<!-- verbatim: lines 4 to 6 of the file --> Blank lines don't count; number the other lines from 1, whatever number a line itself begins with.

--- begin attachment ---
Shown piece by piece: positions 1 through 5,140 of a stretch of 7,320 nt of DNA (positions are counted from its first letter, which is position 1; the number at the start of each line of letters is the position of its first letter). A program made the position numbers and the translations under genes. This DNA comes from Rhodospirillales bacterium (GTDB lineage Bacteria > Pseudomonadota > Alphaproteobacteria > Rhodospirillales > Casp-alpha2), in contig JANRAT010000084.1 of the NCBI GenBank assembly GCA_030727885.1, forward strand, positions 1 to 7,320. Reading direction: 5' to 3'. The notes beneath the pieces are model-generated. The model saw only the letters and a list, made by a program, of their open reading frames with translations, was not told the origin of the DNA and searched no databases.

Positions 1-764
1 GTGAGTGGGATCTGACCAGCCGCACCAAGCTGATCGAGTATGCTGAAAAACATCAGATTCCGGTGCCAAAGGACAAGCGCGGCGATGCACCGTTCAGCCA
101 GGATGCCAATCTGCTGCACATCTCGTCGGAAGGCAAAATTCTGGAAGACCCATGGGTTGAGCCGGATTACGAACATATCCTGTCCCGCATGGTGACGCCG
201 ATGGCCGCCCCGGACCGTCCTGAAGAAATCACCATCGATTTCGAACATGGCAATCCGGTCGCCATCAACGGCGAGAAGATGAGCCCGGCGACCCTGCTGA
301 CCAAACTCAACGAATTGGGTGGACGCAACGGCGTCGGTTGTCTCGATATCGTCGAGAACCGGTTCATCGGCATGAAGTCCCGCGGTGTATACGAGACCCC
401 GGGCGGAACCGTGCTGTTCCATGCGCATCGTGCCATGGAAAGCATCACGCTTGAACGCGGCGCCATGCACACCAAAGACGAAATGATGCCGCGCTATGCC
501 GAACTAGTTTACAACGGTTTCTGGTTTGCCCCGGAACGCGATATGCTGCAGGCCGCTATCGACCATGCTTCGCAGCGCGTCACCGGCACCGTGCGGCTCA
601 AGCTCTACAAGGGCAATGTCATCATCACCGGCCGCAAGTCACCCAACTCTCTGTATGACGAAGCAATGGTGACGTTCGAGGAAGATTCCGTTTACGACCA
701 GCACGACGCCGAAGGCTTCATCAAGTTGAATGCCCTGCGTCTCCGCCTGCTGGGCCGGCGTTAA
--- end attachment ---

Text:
101 GGATGCCAATCTGCTGCACATCTCGTCGGAAGGCAAAATTCTGGAAGACCCATGGGTTGAGCCGGATTACGAACATATCCTGTCCCGCATGGTGACGCCG
201 ATGGCCGCCCCGGACCGTCCTGAAGAAATCACCATCGATTTCGAACATGGCAATCCGGTCGCCATCAACGGCGAGAAGATGAGCCCGGCGACCCTGCTGA
301 CCAAACTCAACGAATTGGGTGGACGCAACGGCGTCGGTTGTCTCGATATCGTCGAGAACCGGTTCATCGGCATGAAGTCCCGCGGTGTATACGAGACCCC